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Treatment assists with pain management, better sleep and improved function

September 07, 2013, Kitchener, Ontario

Posted by: Robert Deutschmann, Personal Injury Lawyer

Date of Decision: April 26, 2013

Adjudicator: Judith Killoran

 

REASONS FOR DECISION

 

Issues:                     

 

Tazlin Alladina was injured in a motor vehicle accident on May 2, 2008.  She applied for and received statutory accident benefits from State Farm Mutual Automobile Insurance Company payable under the Schedule.  The parties were unable to resolve their disputes through mediation, and Ms. Alladina applied for arbitration at the Financial Services Commission of Ontario.

 

The issues in this hearing are:

 

  1. Is Ms. Alladina entitled to medical benefits of $11,695 for treatment at the Rehab Centre?
  2. Is Ms. Alladina entitled to $1,462.44 for the cost of examinations?
  3. Is Ms. Alladina entitled to interest on the overdue payment of benefits?
  4. Is either party entitled to their expenses in respect of the arbitration?

 

Result:

 

  1. Ms. Alladina is entitled to medical benefits of $11,695 for treatment at the Rehab Centre.
  2. Ms. Alladina is entitled to $1,462.44 for the cost of examinations.
  3. Ms. Alladina is entitled to interest on the overdue payment of benefits.
  4. The issue of expenses may now be addressed.

 

EVIDENCE AND ANALYSIS:

 

Background

 

On May 2, 2008, Ms. Alladina was involved in a motor vehicle accident in which her vehicle was rear-ended. She went to see her family physician, Dr. ICY, within 3 or 4 days following the accident. Scotiabank, Ms. Alladina’s employer, accommodated her injuries with modified duties and modified time for 3 to 4 months following the accident. By September 2008, she went back to work full-time. However, she testified that for almost every 2nd day in 2009, she took a half-day of accumulated vacation time. In the spring of 2010 she took 4 months off work to focus on rehabilitation. She attended at Miracle Rehab for treatment initially and later obtained treatment from Doctor’s Assessment and Rehab. She began treatment at the Rehab Centre in February 2010 and stopped treatment toward the end of 2010. She has been working continuously since 2010.

 

The issues before the Arbitrator were whether the three treatment plans submitted by the Rehab Centre to State Farm were reasonable and necessary and whether Ms. Alladina was entitled to have the cost of assessments paid by State Farm.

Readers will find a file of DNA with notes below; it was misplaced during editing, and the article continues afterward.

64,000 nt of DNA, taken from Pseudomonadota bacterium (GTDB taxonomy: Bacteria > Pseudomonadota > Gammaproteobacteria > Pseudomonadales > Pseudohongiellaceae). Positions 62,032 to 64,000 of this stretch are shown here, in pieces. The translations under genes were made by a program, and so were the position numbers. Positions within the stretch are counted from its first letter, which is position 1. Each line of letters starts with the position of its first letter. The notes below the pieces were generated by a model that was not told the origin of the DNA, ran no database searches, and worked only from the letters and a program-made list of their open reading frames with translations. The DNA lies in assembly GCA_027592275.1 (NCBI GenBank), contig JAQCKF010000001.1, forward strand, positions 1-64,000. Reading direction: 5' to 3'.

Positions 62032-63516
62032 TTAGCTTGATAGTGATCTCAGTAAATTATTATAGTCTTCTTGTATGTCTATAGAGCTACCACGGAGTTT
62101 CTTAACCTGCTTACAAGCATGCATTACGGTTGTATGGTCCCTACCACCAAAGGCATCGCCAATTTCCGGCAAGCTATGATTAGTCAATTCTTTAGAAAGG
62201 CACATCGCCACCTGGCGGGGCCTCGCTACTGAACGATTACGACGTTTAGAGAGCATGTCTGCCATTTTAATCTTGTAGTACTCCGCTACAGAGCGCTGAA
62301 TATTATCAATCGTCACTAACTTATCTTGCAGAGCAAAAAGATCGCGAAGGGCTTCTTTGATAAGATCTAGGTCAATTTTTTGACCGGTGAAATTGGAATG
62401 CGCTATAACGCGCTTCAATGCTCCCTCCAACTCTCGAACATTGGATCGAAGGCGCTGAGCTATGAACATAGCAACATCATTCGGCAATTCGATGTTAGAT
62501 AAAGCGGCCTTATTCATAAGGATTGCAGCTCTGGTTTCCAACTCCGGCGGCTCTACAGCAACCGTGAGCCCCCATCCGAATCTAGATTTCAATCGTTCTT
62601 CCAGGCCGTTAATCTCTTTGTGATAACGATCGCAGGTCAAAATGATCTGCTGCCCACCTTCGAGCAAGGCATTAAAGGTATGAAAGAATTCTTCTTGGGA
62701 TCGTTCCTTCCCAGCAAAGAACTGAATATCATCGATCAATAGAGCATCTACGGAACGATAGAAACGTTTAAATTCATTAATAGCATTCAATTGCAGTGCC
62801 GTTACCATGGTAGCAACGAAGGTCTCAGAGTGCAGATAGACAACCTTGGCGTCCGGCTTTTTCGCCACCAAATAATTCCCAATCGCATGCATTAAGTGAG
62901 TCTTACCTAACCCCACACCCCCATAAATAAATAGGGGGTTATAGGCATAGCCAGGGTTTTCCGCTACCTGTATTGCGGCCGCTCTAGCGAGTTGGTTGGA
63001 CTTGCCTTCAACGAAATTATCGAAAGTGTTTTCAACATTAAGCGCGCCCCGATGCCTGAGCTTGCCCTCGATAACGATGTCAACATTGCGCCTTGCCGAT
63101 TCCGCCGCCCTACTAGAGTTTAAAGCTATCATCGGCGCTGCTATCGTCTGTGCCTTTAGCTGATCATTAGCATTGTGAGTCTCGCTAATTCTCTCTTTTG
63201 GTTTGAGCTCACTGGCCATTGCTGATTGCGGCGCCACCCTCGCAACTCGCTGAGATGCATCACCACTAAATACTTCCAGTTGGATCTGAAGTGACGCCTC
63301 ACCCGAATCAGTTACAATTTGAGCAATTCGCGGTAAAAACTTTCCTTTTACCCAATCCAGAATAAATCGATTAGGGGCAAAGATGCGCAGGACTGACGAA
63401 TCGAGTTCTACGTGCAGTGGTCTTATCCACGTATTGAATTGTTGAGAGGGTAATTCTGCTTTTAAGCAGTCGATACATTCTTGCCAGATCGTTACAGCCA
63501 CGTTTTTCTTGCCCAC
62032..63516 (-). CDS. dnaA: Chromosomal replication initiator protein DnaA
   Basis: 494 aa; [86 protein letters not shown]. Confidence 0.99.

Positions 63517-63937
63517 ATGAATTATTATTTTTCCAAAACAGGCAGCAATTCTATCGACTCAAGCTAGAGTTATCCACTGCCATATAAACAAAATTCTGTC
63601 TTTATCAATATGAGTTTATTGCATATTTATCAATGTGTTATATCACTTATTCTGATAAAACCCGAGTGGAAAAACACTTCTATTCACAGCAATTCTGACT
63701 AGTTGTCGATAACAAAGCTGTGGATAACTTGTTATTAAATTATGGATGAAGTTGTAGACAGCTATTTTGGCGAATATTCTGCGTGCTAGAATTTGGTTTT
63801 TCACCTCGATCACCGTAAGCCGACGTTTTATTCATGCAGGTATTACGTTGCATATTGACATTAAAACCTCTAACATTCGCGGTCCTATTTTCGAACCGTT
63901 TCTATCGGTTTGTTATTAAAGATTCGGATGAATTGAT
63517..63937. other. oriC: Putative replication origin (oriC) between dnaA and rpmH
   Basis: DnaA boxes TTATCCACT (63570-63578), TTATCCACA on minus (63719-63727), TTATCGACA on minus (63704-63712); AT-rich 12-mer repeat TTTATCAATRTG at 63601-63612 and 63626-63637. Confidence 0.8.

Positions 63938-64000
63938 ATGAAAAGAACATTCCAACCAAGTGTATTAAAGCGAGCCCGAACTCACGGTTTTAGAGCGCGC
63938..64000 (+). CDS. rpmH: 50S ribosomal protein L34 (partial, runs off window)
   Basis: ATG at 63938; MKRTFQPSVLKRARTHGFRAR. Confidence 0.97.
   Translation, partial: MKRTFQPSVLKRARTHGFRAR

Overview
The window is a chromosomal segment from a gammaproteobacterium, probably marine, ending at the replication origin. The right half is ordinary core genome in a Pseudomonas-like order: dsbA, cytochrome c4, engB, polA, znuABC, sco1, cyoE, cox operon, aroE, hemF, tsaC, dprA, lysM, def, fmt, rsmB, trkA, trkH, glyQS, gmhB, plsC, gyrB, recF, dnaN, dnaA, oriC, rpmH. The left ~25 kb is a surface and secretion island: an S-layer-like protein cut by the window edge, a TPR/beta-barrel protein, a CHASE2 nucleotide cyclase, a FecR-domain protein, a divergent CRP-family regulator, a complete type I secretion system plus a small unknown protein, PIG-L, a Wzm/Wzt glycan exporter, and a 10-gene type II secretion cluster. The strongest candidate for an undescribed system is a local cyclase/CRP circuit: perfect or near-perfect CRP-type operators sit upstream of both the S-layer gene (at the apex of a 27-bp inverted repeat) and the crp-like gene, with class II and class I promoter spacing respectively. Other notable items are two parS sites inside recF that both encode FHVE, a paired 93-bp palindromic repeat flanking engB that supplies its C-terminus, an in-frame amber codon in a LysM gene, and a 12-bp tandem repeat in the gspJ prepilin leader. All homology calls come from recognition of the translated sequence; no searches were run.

State Farm submitted that this was a minor accident which resulted in minor soft tissue injuries which did not justify the disputed treatment which was offered almost 2 years after the accident. Ms. Alladina submitted that this was a chronic pain case which resulted in her need for ongoing treatment in order to treat pain and improve function so that she could keep her employment.

 

Claims for Medical Benefits and Examinations

 

Within 3 to 4 days following Ms. Alladina’s accident, Dr. ICY referred her to Dr. AK, a physiatrist, for treatment. However, it was not until February 22, 2010 that Ms. Alladini visited Dr. AK for the first time. In the meantime, she received treatment from other facilities which she did not find effective. Dr. ICY also referred her for an MRI, ultrasound and x-rays.

 

State Farm denied the first treatment plan from the Rehab Centre dated February 5, 2010 and referred Ms. Alladini for an independent examination. The clinic submitted another treatment plan dated May 8, 2010 and a third dated July 14, 2010. Each of the three treatment plans estimated a cost of $4910 each for approximately 16 sessions each. The amount claimed by Ms. Alladina is $11,695 for the treatment provided by the Rehab Centre from February 2010 to October 2010. The amount claimed is somewhat less than the estimated cost of the three treatment plans.

 

Dr. MM was qualified as an expert in the treatment of chronic pain, impairment and disability. Since 2004, he has been the full-time director of the Rehab Centre which is a multi-disciplinary pain and disability management clinic. Dr. MM is a licensed chiropractor involved in the assessment and treatment of patients at the clinic. He also supervises and coordinates the clinicians. Both he and Ms. Alladina were called as witnesses to support the applicant’s claims.